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- Prime Minister of the United Kingdom since 2019
Boris Johnson will swerve today’s emergency debate on MPs’ sleaze due to a “long-standing” visit to the north-east of England.
The prime minister went on a hospital visit to Northumberland, skipping the highly anticipated debate over the saga engulfing the government.
During a clip with broadcasters in Hexham he refused to apologise to his party and the public over the Owen Paterson lobbying saga.
He said: “There’s a debate today, unfortunately I can’t be there because I had a long-standing engagement up here.”
Johnson claimed opposition parties wanted to focus on Paterson who had “suffered a serious personal tragedy” and had now resigned.
“I don’t think there’s much more to be said about that particular case, I really don’t, but what we do need to do is look also at the process, and that is what we were trying to do last week,” he added.
Instead, the Chancellor of the Duchy of Lancaster Steve Barclay will represent the government in today’s debate.
The prime minister’s official spokesman insisted Barclay was the right person to appear at the debate because of his cross-government role.
He said Johnson’s visit to Northumberland was a “long-standing plan for him to go up there and see the importance of NHS staff getting their boosters”.
The spokesman insisted the visit was planned before the standards debate was scheduled and because he is travelling by train - he would not arrive back in Westminster in time for the debate.
Asked why he could not fly back to London as he did from the Cop26 summit last week, the spokesman said: “I gave you the reason for that flight before.”
Boris Johnson is running scared from today's anti-sleaze debate in Parliament. pic.twitter.com/b9sthYPcwQ
— The Labour Party (@UKLabour) November 8, 2021
However, the Labour Party sought to capitalise on the PM’s absence by launching social media graphics and accusing him of “running scared”.
It came just a few hours after a cabinet minister suggested Johnson did not need to attend the debate and could follow proceedings on a TV in his office.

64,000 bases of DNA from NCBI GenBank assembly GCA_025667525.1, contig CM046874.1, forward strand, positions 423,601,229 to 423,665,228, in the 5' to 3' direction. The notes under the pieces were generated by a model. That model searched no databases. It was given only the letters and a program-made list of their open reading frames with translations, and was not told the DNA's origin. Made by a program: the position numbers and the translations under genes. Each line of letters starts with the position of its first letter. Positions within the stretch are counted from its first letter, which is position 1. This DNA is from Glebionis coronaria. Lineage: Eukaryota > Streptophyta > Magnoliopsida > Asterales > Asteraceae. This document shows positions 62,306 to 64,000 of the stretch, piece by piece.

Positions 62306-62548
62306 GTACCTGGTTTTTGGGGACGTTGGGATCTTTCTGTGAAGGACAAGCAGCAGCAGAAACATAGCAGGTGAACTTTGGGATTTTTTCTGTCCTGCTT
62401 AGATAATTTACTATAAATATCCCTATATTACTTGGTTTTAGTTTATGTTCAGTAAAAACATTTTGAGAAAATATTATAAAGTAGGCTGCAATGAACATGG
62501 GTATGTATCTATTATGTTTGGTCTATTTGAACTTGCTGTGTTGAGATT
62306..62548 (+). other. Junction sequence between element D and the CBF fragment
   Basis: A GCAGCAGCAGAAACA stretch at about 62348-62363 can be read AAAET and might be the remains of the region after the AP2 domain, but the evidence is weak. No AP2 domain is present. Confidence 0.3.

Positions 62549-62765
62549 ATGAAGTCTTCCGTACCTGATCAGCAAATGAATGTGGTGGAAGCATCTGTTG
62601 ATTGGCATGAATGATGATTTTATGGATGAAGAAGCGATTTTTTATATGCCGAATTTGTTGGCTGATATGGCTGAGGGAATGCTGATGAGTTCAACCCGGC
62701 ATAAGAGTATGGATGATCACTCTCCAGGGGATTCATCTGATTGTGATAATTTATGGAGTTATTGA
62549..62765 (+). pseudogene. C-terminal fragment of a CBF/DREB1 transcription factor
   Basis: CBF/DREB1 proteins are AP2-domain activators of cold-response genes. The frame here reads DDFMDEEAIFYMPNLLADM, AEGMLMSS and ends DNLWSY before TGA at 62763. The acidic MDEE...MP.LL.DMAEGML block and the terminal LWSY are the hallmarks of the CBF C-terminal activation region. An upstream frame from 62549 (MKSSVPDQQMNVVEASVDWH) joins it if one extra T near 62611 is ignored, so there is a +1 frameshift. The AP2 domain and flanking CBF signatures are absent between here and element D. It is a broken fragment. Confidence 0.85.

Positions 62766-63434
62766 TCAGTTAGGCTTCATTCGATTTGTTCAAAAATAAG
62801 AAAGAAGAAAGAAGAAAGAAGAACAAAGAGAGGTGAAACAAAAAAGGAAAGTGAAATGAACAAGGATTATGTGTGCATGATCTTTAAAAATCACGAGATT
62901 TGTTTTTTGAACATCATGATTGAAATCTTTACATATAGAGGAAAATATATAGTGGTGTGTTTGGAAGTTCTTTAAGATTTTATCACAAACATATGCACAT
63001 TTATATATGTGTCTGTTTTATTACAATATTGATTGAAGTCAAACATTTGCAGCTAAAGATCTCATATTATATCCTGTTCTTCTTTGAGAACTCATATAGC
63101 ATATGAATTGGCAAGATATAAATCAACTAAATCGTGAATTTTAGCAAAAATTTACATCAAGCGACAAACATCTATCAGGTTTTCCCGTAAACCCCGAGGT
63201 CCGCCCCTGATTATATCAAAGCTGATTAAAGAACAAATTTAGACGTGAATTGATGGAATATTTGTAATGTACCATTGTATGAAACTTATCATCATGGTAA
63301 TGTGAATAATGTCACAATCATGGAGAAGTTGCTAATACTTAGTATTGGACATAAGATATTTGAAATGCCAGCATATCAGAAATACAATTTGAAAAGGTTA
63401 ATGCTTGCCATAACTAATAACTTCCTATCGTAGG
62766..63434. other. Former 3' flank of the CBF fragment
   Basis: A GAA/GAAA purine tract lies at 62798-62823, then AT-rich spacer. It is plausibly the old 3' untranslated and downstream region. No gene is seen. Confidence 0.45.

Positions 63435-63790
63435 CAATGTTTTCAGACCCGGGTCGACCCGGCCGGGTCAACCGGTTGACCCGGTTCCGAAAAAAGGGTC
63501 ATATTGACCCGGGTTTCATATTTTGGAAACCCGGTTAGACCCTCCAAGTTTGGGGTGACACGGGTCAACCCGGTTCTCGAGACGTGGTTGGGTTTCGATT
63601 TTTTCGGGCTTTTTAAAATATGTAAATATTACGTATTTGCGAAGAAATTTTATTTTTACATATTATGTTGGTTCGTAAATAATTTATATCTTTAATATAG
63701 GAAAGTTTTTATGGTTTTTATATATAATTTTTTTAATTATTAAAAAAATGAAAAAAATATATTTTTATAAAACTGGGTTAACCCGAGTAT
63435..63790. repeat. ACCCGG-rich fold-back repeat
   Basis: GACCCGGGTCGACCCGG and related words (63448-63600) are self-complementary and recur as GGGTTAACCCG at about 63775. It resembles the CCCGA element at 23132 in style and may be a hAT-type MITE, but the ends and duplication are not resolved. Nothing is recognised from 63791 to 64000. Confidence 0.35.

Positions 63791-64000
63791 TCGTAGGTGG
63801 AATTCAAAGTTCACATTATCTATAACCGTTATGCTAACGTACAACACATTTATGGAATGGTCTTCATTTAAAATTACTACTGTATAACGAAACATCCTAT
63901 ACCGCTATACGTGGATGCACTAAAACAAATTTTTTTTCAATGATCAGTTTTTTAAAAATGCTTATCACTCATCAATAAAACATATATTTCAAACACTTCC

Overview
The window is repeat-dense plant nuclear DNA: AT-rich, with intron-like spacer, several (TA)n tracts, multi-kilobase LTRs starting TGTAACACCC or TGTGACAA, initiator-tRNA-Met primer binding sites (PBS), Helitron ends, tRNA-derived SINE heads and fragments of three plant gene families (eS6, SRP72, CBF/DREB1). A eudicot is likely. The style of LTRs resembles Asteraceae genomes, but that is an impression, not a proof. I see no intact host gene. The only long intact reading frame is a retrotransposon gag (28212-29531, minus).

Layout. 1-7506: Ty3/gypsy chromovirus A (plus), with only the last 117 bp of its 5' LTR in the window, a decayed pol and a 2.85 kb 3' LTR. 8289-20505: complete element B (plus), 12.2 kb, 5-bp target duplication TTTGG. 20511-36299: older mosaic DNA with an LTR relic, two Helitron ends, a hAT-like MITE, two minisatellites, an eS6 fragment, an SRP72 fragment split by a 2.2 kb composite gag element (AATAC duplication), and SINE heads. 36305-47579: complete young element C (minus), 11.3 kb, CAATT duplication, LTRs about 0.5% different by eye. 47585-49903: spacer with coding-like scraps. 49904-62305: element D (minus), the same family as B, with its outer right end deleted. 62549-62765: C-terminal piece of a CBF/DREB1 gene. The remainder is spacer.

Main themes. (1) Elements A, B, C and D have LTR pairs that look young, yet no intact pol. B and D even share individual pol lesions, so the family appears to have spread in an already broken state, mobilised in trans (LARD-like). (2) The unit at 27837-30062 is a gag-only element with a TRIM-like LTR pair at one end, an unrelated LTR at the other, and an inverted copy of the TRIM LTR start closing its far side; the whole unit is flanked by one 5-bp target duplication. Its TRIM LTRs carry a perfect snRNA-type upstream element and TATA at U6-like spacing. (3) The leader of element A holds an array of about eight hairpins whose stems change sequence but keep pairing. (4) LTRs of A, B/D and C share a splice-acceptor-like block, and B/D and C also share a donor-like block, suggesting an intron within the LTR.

International trade secretary Anne-Marie Trevelyan said this morning that Johnson should be focusing on “important” prime ministerial matters.
It follows an extraordinary week in the House of Commons in which the government faced accusations of a return to “1990s sleaze culture”.
Last Thursday, Johnson was forced to u-turn over a controversial plan to prevent Tory MP Owen Paterson facing a 30-day commons suspension for a serious breach of lobbying rules. The row resulted in Paterson quitting as an MP.
The government is set to face another tough few days with further allegations of sleaze emerging in the Sunday papers - including a “cash for honours” row.
Labour leader Keir Starmer said that a no-show by the prime minister in Monday’s debate would demonstrate he was “either too arrogant or too cowardly to take responsibility” for the Paterson lobbying scandal.
All eyes will be on commons speaker Lindsay Hoyle who is expected to make a significant intervention, including a review of the standards process and whether MPs should be allowed second jobs.
Starmer will lead Labour’s response to the debate, which is not expected to start until around 4.30pm.
A spokesperson for Hoyle confirmed he will make a statement ahead of the debate.
Hoyle said: “Last week did not show our democracy in the best light.
“I hope today’s debate will give members the chance to express their views and help us move forward.
“I also hope MPs will consider their language to get the right message across.”
This article originally appeared on HuffPost UK and has been updated.